The recent Business Week article IBM's Management Games has been reproduced at large by several blogs and sites over the Web , therefore I have no intention to replicate it here.
Besides promoting Innov8, object of my prior posting Serious Games For Improving Business Process Management, in the middle section of the article a theme, that is close to my heart, is addressed: Developing Leadership.
It states that "McKinsey & Co. is using video games to test recruits for leadership potential and assess their team-building style. Royal Philips Electronics and Johnson & Johnson, meanwhile, are using multiplayer games to improve collaboration between far-flung divisions, as well as between managers and their overseas underlings."
"What distinguishes the latest corporate forays into the gaming world is the degree to which companies are tapping virtual environments to hone the leadership skills of their workers."
"By 2011, 80% of Internet users will have avatars, or digital versions of themselves, for work and play, according to market researcher Gartner . By the end of 2012, half of all U.S. companies will also have digital offices or "networked virtual environments," adds Gartner. The online game world will become an important place to hold meetings, orient new hires, and communicate across the globe."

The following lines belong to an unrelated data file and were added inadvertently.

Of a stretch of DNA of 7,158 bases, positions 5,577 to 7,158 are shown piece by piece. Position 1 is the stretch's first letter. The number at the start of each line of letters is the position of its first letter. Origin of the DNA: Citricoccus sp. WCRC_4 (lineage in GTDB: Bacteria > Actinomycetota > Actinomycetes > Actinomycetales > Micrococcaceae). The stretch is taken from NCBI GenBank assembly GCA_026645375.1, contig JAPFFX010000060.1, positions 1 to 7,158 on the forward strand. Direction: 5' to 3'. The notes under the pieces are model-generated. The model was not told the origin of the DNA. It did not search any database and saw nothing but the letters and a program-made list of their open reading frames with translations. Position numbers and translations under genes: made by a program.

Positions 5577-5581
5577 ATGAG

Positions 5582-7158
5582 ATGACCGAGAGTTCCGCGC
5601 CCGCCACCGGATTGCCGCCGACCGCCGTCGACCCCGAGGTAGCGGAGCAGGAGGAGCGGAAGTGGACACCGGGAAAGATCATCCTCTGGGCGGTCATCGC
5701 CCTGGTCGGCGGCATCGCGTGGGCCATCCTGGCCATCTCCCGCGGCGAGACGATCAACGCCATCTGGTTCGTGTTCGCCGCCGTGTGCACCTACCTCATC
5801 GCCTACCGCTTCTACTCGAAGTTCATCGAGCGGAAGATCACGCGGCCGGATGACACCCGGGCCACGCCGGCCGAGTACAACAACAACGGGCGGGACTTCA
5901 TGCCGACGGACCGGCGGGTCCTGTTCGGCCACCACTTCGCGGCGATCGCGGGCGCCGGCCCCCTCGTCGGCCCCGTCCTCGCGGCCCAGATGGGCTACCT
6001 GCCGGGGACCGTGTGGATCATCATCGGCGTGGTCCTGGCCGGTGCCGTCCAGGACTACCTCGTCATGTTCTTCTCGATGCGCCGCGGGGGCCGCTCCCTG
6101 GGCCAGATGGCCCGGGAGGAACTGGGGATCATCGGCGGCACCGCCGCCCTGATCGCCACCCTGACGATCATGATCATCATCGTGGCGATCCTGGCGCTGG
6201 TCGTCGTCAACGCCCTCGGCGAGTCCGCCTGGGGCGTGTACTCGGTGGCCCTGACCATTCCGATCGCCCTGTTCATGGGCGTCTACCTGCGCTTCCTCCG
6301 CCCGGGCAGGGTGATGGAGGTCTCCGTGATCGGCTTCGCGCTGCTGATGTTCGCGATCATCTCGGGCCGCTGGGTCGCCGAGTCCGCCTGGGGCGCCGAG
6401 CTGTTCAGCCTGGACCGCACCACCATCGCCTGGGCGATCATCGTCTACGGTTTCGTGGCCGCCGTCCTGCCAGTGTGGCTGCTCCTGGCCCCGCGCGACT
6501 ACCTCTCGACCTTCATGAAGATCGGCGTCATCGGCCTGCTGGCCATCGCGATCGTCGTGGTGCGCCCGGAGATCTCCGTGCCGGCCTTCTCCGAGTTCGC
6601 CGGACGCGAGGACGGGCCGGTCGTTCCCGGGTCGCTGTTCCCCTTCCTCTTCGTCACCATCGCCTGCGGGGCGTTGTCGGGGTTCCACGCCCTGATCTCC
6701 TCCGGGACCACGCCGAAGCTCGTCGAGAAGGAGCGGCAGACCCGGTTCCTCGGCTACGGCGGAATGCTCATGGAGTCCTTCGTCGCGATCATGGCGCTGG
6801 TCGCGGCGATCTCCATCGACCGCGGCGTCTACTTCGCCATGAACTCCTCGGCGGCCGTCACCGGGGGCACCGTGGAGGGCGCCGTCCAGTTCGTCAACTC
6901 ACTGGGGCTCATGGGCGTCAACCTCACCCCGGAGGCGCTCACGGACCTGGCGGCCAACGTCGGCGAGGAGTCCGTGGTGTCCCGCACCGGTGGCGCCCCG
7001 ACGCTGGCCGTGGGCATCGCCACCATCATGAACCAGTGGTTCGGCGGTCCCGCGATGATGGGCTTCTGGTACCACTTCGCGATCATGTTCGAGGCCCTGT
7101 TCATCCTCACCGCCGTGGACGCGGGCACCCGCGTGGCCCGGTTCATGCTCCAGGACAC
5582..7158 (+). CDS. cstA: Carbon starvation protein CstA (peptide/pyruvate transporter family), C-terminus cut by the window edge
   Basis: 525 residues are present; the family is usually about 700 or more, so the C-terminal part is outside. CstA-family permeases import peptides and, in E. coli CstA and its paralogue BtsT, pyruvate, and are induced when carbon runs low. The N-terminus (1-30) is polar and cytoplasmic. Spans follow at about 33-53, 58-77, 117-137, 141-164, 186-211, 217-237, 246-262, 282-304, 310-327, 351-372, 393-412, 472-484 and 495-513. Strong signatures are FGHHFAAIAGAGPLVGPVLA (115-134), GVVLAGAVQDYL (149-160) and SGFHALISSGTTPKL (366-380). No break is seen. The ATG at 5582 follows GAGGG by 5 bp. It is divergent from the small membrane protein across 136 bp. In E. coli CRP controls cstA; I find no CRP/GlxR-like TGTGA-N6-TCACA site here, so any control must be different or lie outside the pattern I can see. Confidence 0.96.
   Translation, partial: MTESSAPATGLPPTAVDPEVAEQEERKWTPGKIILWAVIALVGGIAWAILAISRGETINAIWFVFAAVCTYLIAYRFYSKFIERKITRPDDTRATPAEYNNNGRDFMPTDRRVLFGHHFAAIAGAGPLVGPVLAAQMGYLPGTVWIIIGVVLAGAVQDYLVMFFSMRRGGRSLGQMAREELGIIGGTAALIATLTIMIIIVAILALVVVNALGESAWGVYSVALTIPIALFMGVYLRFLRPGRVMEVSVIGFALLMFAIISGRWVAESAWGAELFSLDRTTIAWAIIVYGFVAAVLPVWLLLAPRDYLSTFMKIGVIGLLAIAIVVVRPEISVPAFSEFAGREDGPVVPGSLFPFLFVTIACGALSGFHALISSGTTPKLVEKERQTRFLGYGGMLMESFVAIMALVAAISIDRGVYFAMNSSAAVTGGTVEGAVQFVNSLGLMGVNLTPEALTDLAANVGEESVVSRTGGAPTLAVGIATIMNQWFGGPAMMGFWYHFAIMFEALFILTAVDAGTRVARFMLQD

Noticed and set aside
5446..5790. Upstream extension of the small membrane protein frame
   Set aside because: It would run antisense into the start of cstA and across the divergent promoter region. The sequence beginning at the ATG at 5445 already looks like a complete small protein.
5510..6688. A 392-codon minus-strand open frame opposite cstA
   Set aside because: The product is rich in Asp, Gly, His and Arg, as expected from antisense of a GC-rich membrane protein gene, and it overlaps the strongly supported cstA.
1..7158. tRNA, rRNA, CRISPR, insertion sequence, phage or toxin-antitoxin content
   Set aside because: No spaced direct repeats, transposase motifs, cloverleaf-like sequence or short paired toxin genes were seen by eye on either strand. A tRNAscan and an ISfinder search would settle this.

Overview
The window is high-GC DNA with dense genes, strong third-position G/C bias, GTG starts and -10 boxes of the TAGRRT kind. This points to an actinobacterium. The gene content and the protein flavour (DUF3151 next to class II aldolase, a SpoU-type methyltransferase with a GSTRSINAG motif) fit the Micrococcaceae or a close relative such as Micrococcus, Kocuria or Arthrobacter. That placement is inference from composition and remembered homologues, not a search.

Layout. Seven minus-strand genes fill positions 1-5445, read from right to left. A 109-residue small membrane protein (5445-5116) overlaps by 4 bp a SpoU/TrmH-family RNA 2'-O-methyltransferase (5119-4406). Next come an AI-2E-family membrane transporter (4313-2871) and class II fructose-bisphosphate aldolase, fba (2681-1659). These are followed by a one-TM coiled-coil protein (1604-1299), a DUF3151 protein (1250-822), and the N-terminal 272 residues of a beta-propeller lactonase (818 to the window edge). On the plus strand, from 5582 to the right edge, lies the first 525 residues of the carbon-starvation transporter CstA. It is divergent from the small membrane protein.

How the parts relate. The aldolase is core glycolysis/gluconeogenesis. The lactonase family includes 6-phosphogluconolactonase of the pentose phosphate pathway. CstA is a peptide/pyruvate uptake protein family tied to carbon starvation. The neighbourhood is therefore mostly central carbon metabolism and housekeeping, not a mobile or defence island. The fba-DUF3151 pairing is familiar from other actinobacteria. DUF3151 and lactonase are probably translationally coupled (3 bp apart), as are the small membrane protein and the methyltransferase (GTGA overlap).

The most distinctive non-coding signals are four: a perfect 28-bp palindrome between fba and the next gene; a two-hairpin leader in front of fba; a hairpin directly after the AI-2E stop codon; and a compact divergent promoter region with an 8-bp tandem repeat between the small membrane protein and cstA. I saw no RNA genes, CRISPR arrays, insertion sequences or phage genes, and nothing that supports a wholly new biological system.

Such an aggressive projection has made me recap the context provided by three University of Wisconsin-Madison professors Constance Steinkuehler, James Gee and Kurt Squire for their work with the Academic Advanced Distributed Learning Co-Laboratory at UW-Madison, a testing ground for learning games.
Games that make leaders
Video games let their players step into new personas and explore alternatives. Not only that, but people can try to solve problems they’re not good at yet, get immediate feedback on the consequences and try again immediately.
”Because games keep things “pleasantly frustrating,” Gee said, players have incentives to keep on improving their performance. That can lead to learning outside the game as well.